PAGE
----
Zimbabwean Businesses Using Foreign Currencies To Face Penalties In New Government Directive
The Central bank of Zimbabwe has been directed to impose penalties on businesses trading using foreign currencies, this is to ensure the Zimbabwean dollar remains the sole legal tender.
More specifically, businesses have also been banned from quoting prices in foreign currencies: the British pound, the U.S. dollar, the South African rand, and the euro.
Despite the Zimbabwean government prohibiting the use of foreign currencies, the majority of businesses still prefer to transact using the US dollar because of the convenience that comes with it.
Notably, these businesses opted to still use the US dollars even after it was outlawed because the local currency is not accepted outside Zimbabwe making them useless for any companies that need to import goods.
Given the somewhat confusing history, the Emmerson Mnangagwa-led country has had with currencies following the crisis that forced Zimbabwe to abandon Zim dollar, it may take a while before citizens trust their local currency.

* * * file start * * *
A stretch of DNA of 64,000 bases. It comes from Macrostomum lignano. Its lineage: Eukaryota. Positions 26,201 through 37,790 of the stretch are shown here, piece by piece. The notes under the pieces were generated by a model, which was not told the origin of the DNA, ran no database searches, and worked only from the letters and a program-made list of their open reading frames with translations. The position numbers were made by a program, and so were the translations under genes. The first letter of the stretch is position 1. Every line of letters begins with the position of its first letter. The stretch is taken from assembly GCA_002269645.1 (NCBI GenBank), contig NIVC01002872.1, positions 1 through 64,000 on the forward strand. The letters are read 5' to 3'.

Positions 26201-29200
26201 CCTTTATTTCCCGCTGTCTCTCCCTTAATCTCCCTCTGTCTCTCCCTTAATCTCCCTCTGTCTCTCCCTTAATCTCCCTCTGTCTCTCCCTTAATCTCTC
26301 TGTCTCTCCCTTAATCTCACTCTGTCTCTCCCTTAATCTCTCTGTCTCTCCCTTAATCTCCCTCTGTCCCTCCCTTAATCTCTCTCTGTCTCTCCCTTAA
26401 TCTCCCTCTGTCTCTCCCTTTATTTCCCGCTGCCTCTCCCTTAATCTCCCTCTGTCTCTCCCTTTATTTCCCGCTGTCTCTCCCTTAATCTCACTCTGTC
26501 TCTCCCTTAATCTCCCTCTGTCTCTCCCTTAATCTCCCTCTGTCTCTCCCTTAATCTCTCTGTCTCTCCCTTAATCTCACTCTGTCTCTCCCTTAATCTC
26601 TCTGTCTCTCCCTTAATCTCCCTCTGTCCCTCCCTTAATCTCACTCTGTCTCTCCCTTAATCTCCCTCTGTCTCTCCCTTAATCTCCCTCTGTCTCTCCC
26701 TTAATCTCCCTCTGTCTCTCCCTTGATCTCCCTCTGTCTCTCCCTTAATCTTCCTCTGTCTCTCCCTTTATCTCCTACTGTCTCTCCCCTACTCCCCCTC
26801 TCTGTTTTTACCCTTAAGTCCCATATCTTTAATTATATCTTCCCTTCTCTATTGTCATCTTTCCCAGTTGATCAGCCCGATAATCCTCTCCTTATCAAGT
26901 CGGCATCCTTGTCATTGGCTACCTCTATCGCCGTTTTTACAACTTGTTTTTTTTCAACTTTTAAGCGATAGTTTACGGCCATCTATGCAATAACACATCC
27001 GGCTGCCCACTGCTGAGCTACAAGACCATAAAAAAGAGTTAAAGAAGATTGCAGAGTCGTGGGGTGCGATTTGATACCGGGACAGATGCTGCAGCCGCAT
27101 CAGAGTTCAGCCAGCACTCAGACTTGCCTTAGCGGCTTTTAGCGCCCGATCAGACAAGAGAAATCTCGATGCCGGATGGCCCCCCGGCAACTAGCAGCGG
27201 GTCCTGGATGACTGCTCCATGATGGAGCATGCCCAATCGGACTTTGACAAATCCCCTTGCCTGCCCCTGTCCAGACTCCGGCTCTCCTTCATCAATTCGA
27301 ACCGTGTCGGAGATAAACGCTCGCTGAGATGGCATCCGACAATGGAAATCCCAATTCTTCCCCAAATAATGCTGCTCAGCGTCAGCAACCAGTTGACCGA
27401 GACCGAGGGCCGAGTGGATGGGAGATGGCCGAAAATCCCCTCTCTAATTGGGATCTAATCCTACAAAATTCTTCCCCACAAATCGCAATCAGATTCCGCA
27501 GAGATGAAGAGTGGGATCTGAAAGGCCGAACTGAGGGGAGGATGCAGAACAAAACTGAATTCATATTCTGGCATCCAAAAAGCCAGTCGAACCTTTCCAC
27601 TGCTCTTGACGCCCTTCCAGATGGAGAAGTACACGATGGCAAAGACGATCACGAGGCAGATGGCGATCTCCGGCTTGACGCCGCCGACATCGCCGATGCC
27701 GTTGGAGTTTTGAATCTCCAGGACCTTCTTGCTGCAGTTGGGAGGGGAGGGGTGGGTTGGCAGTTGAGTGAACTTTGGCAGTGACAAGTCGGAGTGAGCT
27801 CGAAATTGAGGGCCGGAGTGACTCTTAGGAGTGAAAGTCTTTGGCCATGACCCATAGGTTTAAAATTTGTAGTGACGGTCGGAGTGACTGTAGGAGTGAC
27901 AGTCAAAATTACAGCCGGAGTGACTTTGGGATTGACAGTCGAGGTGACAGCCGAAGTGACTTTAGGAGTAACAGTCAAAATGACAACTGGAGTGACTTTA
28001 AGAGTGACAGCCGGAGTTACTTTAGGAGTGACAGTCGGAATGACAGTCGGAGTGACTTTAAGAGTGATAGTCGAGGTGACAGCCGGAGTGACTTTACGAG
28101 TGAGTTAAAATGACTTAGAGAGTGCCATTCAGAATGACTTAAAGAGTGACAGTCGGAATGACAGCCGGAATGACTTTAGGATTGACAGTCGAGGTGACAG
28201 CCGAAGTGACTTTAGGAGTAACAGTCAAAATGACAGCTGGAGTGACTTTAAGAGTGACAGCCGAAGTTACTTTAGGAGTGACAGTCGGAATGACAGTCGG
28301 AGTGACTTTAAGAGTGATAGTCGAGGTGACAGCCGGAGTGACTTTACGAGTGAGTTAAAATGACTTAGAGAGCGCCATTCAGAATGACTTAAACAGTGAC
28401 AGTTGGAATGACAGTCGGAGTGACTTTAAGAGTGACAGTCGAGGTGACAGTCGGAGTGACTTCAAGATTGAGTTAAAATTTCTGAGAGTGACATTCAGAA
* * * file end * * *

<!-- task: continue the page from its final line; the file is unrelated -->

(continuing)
In the new government directive, Central bank has been mandated to impose penalties on anyone found paying or charging foreign currency for domestic transactions.
The Zimbabwean government opted to abandon the use of foreign money at home in a bid to strengthen the local currency and ween the country off the US dollar and the South African rand.
Even after the government reintroduced the Zimbabwean dollar in June businesses have found it difficult to operate using Zim dollar since they must have US dollar to access new stock.
In recent times, businesses in Zimbabwe have been hit hard by various challenges forcing some to close shops. The Southern African country currently faces 18-hour power cuts and the situation has forced some firms to operate at night since that is when power is available.
The frequent and prolonged power cuts have also made it impossible for most companies to operate. Big companies like Econet Wireless have been widely affected and were forced to use batteries and solar for operations.
Lack of foreign currency pushed some businesses to close doors, for instance, Kwese TV an arm Zimbabwe’s most profitable firm cited the acute foreign currency as the main reason for closing its doors.
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